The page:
X-Message-Number: 14530
Date: Sun, 24 Sep 2000 07:15:04 -0400
From: Thomas Donaldson <>
Subject: why the fate of the Sun relates to us

For Paul Wakfer and others:

One major reason why cryonicists want to discuss things not obviously
related to cryonics is simple: cryonics itself changes your attitude
to many things, not just ice and temperature. Just how far a belief
in cryonics can extend we haven't yet worked out.

For instance, as one replier to your original message said, once we
aim for immortality lots of things become pertinent to us, including
such things as the lifespan of the Sun and the Universe. It's not that
we think that the lifespan of the Sun is much shorter, but rather that
if we aim to live long enough, then it behooves us to think about such
problems (for which we now have no solutions at all) even now. Perhaps
before the Sun goes out we'll have worked out what to do.

Yes, there are many places where people who are NOT immortalists and
NOT interested in cryonics (at least judging from their behavior)
think about such things as other habitable planets, the future life
of the Sun, and other such closer topics as: the near term fate of
the Earth (carbon dioxide), how we can substitute for gasoline, and
other such issues. Even for near-term issues, the approach of someone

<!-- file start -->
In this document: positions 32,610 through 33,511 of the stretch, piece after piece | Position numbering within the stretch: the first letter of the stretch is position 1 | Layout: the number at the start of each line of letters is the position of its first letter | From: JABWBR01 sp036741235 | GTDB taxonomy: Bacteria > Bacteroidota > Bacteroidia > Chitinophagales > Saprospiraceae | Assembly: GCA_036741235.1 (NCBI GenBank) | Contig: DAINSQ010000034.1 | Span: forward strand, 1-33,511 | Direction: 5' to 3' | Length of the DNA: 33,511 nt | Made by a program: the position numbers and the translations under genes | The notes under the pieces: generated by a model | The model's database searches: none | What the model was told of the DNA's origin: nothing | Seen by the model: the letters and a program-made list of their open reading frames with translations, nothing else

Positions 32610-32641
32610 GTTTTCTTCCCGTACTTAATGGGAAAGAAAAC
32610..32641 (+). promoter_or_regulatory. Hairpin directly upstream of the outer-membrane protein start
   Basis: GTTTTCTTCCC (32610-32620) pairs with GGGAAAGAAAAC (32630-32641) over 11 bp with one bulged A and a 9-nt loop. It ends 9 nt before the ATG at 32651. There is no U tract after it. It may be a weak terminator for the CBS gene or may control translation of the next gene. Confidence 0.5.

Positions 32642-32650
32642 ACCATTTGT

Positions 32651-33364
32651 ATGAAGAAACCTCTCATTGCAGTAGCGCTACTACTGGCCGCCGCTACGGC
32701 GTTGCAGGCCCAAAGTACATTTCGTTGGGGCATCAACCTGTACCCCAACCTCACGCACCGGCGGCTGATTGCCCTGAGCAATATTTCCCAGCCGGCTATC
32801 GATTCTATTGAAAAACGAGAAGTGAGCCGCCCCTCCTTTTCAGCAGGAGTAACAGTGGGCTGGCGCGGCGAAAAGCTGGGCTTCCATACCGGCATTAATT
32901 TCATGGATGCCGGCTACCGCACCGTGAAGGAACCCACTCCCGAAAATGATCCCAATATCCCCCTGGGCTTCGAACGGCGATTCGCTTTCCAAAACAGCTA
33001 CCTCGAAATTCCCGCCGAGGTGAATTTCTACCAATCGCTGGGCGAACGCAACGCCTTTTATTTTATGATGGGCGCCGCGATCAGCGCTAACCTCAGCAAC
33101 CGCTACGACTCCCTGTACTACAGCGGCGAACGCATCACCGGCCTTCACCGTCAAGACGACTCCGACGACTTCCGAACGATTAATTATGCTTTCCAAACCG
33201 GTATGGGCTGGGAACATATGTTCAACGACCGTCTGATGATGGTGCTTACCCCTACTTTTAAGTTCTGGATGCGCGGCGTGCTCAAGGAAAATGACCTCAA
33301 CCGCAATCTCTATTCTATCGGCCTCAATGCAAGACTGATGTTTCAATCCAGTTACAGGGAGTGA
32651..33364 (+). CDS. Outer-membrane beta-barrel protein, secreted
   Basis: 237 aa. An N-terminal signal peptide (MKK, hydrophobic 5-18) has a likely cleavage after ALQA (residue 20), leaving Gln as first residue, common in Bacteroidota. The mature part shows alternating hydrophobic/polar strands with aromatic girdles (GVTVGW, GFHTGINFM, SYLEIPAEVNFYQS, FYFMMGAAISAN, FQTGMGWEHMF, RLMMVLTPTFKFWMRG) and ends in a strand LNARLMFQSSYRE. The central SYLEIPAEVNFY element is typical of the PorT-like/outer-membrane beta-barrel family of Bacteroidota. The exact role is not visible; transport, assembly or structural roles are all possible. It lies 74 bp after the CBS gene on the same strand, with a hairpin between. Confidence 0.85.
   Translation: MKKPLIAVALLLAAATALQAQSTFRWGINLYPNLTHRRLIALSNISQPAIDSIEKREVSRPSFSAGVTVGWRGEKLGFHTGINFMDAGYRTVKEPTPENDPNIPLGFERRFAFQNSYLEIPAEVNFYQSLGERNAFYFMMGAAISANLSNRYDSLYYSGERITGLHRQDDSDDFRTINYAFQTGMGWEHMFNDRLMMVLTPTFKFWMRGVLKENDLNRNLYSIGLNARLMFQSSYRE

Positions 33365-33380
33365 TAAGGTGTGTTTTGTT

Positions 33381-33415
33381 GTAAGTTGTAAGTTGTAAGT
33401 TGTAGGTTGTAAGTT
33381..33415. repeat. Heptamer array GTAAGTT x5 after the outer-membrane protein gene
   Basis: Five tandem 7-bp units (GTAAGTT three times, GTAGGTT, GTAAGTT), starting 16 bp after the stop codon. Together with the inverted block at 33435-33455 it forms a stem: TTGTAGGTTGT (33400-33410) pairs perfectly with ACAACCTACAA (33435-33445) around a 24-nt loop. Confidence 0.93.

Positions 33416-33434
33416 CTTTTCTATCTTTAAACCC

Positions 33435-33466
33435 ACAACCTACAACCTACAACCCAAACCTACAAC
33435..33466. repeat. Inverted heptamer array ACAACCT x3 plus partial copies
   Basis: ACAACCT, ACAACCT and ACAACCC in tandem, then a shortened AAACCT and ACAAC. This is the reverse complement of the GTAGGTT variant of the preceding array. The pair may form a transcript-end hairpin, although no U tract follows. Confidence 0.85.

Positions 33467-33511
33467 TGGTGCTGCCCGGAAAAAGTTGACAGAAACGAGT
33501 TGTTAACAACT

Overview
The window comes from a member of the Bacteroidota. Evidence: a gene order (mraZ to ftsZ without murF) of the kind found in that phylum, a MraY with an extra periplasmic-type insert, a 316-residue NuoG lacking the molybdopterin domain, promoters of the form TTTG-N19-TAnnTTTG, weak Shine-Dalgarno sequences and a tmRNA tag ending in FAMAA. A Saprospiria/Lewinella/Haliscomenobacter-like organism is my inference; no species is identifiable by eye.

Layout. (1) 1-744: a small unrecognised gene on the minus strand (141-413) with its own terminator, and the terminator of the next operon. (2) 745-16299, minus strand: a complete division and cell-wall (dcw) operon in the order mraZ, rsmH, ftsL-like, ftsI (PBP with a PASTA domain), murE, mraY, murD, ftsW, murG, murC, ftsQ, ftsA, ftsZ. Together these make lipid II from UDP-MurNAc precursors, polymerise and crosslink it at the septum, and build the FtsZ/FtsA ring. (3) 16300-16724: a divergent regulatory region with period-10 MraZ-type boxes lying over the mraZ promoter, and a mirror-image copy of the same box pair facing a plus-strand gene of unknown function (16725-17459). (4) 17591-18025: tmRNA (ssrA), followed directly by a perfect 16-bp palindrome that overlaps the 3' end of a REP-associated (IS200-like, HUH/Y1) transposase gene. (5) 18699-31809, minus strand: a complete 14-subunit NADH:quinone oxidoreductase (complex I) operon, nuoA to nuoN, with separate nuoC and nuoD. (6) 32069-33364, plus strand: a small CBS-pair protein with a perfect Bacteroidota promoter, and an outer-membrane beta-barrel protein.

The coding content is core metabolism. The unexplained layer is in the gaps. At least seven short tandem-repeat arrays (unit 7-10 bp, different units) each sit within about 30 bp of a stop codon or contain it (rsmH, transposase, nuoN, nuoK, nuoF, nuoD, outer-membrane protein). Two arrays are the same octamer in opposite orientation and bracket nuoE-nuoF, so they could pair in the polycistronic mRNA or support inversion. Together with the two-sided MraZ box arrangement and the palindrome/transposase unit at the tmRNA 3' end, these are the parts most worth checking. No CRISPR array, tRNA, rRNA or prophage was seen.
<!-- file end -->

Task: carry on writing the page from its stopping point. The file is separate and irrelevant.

who is thinking about them for the sake of his/her children, and 
someone who is thinking about them for HIS/HER sake when they happen
after he reaches the age of 200 ... the approach becomes quite 
different. What can we REALLY do to change the way the climate is
going? Not just engage in ideological conflict, but actually what
can you or I do so that OUR life will improve when we reach 200?

I believe that is why such issues found their way onto Cryonet. And
yes, they should be there. We can learn from what other nonimmortalists
are saying, but ultimately our immortalism will change how we think
about many things ... with that change becoming greater the farther
away from us in the year 2000 it occurs.

So that is why such issues get onto Cryonet. And they deserve too.
So far, at least in my case, they haven't changed my interest in 
helping improve methods of storage. (I do doubt that we'll get
complete storage as soon as you think, at least for CRYONICS, but
that is a second question). Nor have they changed my interest in
how we can deal with other questions close to cryonics, such as 
that of dealing with other family members, improving our ability
to give good service to those who (for one reason or another) live
far from the largest cryonics center, and many others.

		Best and long long life to all,

			Thomas Donaldson

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